WOOSTER, Ohio — He had said it would be the end, and from the way it looks, it might just be.
Mike Hogan, director of Ohio State University Extension in Carroll County, said in April his county would need to pass a .57 mill, five-year tax levy if it was to continue Extension services and 4-H.
Unofficial election results show that it failed, with 57 percent of votes against the levy, and 43 percent in favor.
Hogan had few words on May 5 — the day after the election — simply saying “it most likely means we will close.”
The economy has been too big a hurdle to overcome, he said, and without a local source of funds, the county cannot receive state funds from OSU.
The facility that houses the county Extension is rented, and details concerning closure are not yet known.
“We had a group that worked really hard,” he said of those who tried to get the levy passed, adding “the fairboard was supportive of the issue.”
The same uncertainty is baffling Extensions in Highland and Jackson counties, where levies there also were defeated.
We have to regroup and the actual ‘Highland for Extension’ committee levy will have to look at the options and decide how they will like to move forward,” said Highland County Extension Director Rose Fisher Merkowitz.
Her county was seeking a .45 mill levy, with the intent that a failed vote would cause all programs to be “severely reduced or eliminated.”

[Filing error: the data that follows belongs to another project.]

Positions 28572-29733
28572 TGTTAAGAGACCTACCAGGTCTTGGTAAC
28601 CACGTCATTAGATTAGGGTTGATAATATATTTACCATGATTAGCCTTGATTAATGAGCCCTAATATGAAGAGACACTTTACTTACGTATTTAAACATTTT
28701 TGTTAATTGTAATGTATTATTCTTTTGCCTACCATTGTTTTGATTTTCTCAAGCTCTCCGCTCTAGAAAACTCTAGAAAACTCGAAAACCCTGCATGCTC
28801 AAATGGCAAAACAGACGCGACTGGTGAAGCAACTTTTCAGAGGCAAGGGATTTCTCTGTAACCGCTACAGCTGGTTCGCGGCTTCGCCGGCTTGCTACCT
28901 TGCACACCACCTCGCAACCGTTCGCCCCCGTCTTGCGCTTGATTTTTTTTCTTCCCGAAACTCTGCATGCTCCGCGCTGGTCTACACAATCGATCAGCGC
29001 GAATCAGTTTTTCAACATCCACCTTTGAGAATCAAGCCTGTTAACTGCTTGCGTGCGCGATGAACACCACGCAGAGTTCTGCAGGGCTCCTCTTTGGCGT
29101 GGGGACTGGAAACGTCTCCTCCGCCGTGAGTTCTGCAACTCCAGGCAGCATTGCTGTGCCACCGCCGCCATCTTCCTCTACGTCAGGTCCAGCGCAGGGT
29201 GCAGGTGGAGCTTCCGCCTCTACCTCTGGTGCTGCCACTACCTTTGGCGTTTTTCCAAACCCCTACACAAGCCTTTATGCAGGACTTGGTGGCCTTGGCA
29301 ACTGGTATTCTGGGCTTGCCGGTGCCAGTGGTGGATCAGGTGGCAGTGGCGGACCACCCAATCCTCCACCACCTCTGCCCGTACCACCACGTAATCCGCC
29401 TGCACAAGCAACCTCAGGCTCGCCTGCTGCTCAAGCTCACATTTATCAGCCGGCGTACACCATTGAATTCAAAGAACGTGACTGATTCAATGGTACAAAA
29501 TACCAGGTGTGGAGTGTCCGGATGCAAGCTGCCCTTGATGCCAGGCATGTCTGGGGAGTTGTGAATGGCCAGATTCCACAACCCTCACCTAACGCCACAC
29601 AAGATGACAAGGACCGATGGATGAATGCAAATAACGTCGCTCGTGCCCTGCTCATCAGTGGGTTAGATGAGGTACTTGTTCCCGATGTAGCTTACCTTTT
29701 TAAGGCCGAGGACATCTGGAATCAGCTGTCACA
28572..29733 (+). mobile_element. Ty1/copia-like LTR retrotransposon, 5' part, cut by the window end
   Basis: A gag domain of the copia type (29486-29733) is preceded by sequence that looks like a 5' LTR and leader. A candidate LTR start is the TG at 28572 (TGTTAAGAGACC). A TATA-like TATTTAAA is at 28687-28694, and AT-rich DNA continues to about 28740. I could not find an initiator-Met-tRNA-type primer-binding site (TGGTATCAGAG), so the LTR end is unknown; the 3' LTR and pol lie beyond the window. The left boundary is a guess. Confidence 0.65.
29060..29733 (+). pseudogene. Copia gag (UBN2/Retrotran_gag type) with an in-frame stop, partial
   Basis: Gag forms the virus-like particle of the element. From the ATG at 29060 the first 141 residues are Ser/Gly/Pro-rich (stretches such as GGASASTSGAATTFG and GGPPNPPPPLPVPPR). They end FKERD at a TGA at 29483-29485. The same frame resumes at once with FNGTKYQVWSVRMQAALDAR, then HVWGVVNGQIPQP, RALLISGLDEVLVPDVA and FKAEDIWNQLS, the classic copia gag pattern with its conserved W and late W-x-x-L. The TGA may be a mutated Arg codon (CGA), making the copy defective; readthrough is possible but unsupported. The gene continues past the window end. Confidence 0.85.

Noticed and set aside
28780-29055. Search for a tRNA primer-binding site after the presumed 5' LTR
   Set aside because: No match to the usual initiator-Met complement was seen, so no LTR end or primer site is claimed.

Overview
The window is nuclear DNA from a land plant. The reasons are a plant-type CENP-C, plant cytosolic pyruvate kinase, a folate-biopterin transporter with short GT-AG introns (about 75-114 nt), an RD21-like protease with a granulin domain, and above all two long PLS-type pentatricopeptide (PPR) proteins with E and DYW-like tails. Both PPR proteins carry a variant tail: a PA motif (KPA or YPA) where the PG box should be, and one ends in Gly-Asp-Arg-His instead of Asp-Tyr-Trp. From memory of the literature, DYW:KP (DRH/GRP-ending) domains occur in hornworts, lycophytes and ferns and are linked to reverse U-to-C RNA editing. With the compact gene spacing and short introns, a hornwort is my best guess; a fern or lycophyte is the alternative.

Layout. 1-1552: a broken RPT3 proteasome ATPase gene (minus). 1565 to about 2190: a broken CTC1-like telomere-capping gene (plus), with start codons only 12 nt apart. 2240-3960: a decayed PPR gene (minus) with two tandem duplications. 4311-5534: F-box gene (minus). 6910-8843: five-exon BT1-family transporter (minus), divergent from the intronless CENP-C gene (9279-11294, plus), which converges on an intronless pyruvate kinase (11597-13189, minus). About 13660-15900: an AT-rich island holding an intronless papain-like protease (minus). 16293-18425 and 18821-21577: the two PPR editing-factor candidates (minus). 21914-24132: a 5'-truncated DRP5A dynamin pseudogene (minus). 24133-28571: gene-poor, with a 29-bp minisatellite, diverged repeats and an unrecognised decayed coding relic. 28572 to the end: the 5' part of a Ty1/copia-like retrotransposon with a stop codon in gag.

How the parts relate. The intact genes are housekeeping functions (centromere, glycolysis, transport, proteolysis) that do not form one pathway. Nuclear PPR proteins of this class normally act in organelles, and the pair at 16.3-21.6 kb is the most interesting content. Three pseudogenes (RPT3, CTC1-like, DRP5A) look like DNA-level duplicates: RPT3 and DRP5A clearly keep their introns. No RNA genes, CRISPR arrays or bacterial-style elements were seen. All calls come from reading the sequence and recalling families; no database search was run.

She said Extension will have enough funds to get through November, and this year’s fair will go on as usual, but funds will need to appear if it is to continue.
“It’s extremely disappointing, a very sad day for Highland County,” she said.
Jackson County Extension Director Erin Dailey is already used to a slim staff and program. In fact, she’s the only OSU-supported staff member in the office, and it can’t get any slimmer. Commissioners appropriated no money for Jackson’s Extension in 2010.
The county sought a .25 mill five-year levy, half the amount it asked for in the November elections. But it was defeated by 550 votes, with 55 percent of votes against the levy, and 45 percent in favor.
Dailey said its back to the drawing board, and back to meetings to decide if and from where money will come.
“Right now we’re not really sure. …We’re going to meet with the Extension support committee on Monday,” she said, as well as administration from the OSU Extension in Columbus.
The only county to pass a levy for Extension was Van Wert County, where voters approved a .4 mill, five-year levy.
Extension Director Andy Kleinschmidt was delighted, because now his county can maintain what it has, and potentially make improvements.
Sixty-four percent of the vote was in favor of the levy, with 34 percent against.
“That is a very positive margin,” he said. “This means that we now have — beginning in 2011 — full funding for Extension services and for the citizens of Van Wert County.”